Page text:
It was not sufficient for one wild elephant in India to crush a woman who crossed its path. In addition, the elephant returned to her funeral, dislodged her body from the funeral pyre, and trampled her once more.
The Independent reports that Maya Murmu, 70, was drawing water in the Mayurbhanj district of Odisha when a wild animal suddenly appeared and trampled her. Despite being transported to a local hospital, Murmu succumbed to her injuries and passed away.
Then, as her family gathered to lay her to rest, the wild elephant reappeared with a larger herd. It attacked the funeral, knocked Murmu off her funeral pyre, trampled her body once more, and discarded it. The Times of India also reports that a number of homes, including Murmu’s, were damaged by the elephants.
One villager told the Times of India, “We were terrified after seeing the elephant herd on Thursday evening.” Never before have we seen such a ferocious herd of elephants.
Murmu’s family was able to retrieve her body and complete the funeral despite their shock. The elephant did not return this time. However, questions remain as to what initially prompted the attack and why the elephant returned to attack Murmu a second time.
Experts believe that the elephant encountered Murmu after leaving the Dalma Wildlife Sanctuary and subsequently wandering. It is unclear why the elephant left the sanctuary, which elephants it prefers, or why it attacked Murmu with such ferocity and determination.
Lawyer and founder of the conservation charity Save The Asian Elephants Duncan McNair told Newsweek that elephants are typically gentle creatures. Nevertheless, they have been observed attacking humans when provoked.
McNair told Newsweek, “These endangered elephants can be lethally dangerous, especially when provoked or mistreated.” “Elephants are generally harmless and passive; they do not attack people who pose no threat to their safety, infants, or anything of the sort. “[This incident] is unexpected because the elephant was not provoked.”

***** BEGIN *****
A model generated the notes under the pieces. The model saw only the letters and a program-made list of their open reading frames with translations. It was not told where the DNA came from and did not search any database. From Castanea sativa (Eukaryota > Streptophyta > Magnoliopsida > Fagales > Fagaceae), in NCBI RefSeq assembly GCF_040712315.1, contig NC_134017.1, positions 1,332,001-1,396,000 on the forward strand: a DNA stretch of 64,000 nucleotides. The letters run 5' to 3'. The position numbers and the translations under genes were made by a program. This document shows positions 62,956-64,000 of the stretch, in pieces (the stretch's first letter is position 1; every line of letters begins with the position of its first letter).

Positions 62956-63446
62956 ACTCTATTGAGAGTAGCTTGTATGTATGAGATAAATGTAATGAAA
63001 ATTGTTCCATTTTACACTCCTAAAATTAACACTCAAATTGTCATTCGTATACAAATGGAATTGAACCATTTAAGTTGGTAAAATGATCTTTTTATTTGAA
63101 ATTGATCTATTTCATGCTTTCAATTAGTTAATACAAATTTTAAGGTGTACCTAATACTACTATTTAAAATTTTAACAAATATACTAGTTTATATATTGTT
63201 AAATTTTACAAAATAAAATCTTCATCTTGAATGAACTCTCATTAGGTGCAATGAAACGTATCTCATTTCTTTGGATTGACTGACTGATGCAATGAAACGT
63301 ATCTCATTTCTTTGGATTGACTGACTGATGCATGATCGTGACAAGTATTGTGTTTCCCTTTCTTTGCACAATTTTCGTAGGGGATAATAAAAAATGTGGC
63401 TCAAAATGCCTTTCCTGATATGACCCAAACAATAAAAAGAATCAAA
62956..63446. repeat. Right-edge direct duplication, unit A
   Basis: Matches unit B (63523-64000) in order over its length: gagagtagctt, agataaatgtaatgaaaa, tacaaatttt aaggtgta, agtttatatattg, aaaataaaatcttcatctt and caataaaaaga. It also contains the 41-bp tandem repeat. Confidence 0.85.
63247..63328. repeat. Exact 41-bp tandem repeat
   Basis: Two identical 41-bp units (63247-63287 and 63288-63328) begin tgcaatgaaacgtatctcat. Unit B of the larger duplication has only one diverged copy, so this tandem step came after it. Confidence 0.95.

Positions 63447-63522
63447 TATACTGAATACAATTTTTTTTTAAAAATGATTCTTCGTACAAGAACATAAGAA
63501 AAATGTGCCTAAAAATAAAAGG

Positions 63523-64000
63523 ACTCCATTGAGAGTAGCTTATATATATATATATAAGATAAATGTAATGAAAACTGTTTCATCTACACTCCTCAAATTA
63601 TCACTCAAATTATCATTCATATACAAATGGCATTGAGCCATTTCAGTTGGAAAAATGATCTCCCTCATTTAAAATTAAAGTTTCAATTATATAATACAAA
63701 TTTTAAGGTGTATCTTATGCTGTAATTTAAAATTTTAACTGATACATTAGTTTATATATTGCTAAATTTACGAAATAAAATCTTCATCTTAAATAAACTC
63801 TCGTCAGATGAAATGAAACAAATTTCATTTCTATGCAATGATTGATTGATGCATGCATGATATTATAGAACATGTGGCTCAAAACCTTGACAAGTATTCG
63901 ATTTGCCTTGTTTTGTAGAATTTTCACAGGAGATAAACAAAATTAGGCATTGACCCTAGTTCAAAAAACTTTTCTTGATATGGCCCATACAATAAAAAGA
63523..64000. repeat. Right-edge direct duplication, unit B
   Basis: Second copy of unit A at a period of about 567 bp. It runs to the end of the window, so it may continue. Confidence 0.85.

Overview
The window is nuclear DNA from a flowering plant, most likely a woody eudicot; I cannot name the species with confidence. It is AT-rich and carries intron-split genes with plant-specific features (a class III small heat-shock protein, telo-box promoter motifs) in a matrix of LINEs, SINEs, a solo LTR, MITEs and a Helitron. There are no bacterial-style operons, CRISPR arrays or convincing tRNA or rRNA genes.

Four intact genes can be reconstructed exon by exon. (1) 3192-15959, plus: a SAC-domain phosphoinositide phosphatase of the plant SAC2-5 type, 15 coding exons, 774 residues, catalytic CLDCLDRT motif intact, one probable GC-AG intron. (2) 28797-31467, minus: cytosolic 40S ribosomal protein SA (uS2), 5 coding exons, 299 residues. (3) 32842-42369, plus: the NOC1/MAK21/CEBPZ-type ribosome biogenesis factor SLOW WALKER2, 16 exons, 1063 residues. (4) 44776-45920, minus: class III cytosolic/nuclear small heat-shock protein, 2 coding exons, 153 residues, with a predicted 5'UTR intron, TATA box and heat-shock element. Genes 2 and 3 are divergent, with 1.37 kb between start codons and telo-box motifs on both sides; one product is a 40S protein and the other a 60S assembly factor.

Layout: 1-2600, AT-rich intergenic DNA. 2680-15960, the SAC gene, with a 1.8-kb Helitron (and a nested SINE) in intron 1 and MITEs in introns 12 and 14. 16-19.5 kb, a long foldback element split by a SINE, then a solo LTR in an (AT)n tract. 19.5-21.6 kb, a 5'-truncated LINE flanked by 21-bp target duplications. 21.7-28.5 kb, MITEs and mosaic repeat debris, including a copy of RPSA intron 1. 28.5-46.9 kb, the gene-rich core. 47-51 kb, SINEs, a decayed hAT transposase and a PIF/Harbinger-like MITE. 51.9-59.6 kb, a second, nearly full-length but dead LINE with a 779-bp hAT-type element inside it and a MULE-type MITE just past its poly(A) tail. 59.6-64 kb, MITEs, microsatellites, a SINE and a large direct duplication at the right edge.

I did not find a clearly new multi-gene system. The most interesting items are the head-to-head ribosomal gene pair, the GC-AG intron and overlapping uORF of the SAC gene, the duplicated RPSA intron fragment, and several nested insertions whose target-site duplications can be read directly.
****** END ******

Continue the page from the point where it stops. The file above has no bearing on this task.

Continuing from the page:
He added, “If [the elephant] was nearby at the time of the funeral, which is uncertain, it is possible that it would have recognized the remains. And it may have witnessed or smelled this, associating the woman with a disaster or having heard about it. That is quite possible.”
Elephants and humans have fought more frequently in recent decades. And in recent years, both unexplained elephant deaths and elephant attacks on humans have occurred frequently.
According to The Independent, a number of elephant attacks on humans have occurred so far this year. In the Bilaspur district of Chhattisgarh state in March, a wild elephant killed a woman and injured her grandson. And in May, another woman in the Nilgiris district of Tamil Nadu was similarly killed by an elephant.
During the past two decades, 1,356 elephants have died unnaturally in Odisha, where Murmu was killed.
Why is it so? According to Newsweek, the development of land has brought wild elephants closer to humans, and climate change has caused them to wander further than usual in search of water. And when humans and wild elephants collide, the results can be fatal.
Wildlife SOS suggests that anyone who encounters a wild elephant should remain calm.
They wrote, “Please do not disturb or agitate the herd by shouting, pelting stones, throwing crackers, attempting to take selfies, photos, or videos, or throwing gasoline bombs in their direction.”
In addition, they stated, “The forest and the planet are equally theirs and yours, and you can share the same living space without harming the animal or putting yourself in danger.”